The following day was the day of the Auckland Aero Club fly-out to Pauanui Beach airport. Members of the Airline Flying Club from Ardmore, and also the North Shore Aero Club, were joining in. This meant we had a good fleet of about ten aircraft going out. We all met at the club at 1400 and received a briefing from one of the flight instructors to ensure that everybody knew what the plan was, and that we could safely operate with so many aircraft all heading to the same place at once. Briefing complete, we all scattered to our respective aircraft and started up!
I took my time and came out near the end of the queue. I was one of the fastest aircraft, so I knew I’d need to be keeping a good look-out for the slower C172s that had gone on ahead of me. We all flew a fairly direct route over the Firth of Thames towards the Coromandel peninsula, so life jackets were essential! My jacket, set up for long term ocean survival, looked a little over-equipped compared to the rest of the day-trippers.
The Coromandel was soon in sight. It didn’t take long to cruise across it and descend into the traffic pattern at Pauanui. I was number three behind a pair of club C172s and touched down gently on the smooth grass runway; a big improvement on my Raglan arrival. I parked up on the end of the long line of aircraft already lined up on the southern side of the strip, making sure not to block the hangar door of any of the homes built alongside the runway.
After a short wait the final visitor touched down, the C162. We grouped up and walked into town; most of the eateries were closed but we managed to find an open bakery to get hold of some snacks and drinks. It was extremely hot and sunny so a bunch of the group headed off towards the beach. I joined a few of the North Shore pilots to visit one of their number who had a weekend house at the strip. His C172 was parked outside, signifying that he was home! We sat at the kitchen table eating ice cream and drinking tea, and swapping stories about flying and sheep farming. These guys were an endless supply of entertaining tales.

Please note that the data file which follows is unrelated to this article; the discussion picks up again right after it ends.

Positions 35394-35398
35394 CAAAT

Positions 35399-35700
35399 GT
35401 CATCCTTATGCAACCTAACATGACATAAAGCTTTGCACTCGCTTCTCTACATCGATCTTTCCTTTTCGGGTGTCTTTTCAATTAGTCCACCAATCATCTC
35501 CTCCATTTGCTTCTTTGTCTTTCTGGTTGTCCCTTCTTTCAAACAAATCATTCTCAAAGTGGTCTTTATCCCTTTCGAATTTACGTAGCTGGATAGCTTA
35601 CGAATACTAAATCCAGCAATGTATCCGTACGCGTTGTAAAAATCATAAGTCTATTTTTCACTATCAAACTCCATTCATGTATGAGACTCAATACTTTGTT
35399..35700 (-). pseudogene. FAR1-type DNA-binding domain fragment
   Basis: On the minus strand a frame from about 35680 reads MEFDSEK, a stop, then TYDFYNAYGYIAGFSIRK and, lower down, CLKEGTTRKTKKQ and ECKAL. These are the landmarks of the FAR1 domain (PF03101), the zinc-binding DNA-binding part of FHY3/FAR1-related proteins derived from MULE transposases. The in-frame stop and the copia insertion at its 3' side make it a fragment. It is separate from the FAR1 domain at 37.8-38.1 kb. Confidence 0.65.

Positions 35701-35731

After a while, it was time to head back. The North Shore crew invited me to join them at North Shore for the Sunday evening drinks; although I’d be sticking to soft drinks, of course. I lined up behind the Yak and the C180, and took off following them in trail across the Coromandel. They were fast! I had to keep power well up to slowly close the gap on them. The Yak peeled off as we went past Rangitoto to go and enjoy some low flying along the shore; the C180 and I continued to North Shore. We gathered in the bar overlooking the runway, and watched a final couple of aircraft land while we enjoyed beers and soft drinks.
I decided to head back to Ardmore before it got dark. The flight was short and gave me beautiful views of Rangitoto on the one side and the downtown area on the other. I was the only aircraft in the pattern at Ardmore and was soon parked back up in my home spot at Warbirds. It had been a great day of flying!
The next morning I took Planey back to Oceania Aviation. Arriving at Warbirds to taxi him over, I bumped into Christine from North Shore; that made three days in a row! She was taking a lesson to fly the Chipmunk military trainer, which looked like great fun although quite basic and spartan compared to the C182 luxury that I was used to. I left them to it, and taxied across to the Oceania hangar on the other side of the field.
Over the weekend I had found a couple of other items that I wanted to take care of and they’d kindly offered use of their facilities once again. I spent a while with the vacuum cleaner, carrying out the first really thorough vacuuming of the interior since leaving the US. That done I finally got around to repairing a loose trim piece on the passenger door. I’d been flying around with it stored in the seat back pocket for too long!